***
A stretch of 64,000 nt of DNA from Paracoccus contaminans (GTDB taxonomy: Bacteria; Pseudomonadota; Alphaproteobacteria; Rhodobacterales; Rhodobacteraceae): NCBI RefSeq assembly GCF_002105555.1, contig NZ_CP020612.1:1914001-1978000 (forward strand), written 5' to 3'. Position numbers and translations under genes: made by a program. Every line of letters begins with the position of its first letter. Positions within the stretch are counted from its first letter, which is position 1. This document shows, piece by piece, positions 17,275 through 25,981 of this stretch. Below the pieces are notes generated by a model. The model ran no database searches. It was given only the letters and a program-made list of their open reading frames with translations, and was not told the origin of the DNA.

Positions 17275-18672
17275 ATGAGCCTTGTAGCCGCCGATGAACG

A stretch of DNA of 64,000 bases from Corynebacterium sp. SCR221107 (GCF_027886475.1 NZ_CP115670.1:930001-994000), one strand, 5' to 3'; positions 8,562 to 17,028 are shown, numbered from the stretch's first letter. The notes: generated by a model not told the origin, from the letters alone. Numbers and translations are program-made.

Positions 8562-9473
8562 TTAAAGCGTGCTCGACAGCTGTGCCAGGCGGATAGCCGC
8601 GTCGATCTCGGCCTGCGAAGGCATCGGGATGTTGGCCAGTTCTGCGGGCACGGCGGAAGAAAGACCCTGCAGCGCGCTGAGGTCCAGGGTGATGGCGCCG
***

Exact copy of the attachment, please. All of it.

A stretch of 64,000 nt of DNA from Paracoccus contaminans (GTDB taxonomy: Bacteria; Pseudomonadota; Alphaproteobacteria; Rhodobacterales; Rhodobacteraceae): NCBI RefSeq assembly GCF_002105555.1, contig NZ_CP020612.1:1914001-1978000 (forward strand), written 5' to 3'. Position numbers and translations under genes: made by a program. Every line of letters begins with the position of its first letter. Positions within the stretch are counted from its first letter, which is position 1. This document shows, piece by piece, positions 17,275 through 25,981 of this stretch. Below the pieces are notes generated by a model. The model ran no database searches. It was given only the letters and a program-made list of their open reading frames with translations, and was not told the origin of the DNA.

Positions 17275-18672
17275 ATGAGCCTTGTAGCCGCCGATGAACG

A stretch of DNA of 64,000 bases from Corynebacterium sp. SCR221107 (GCF_027886475.1 NZ_CP115670.1:930001-994000), one strand, 5' to 3'; positions 8,562 to 17,028 are shown, numbered from the stretch's first letter. The notes: generated by a model not told the origin, from the letters alone. Numbers and translations are program-made.

Positions 8562-9473
8562 TTAAAGCGTGCTCGACAGCTGTGCCAGGCGGATAGCCGC
8601 GTCGATCTCGGCCTGCGAAGGCATCGGGATGTTGGCCAGTTCTGCGGGCACGGCGGAAGAAAGACCCTGCAGCGCGCTGAGGTCCAGGGTGATGGCGCCG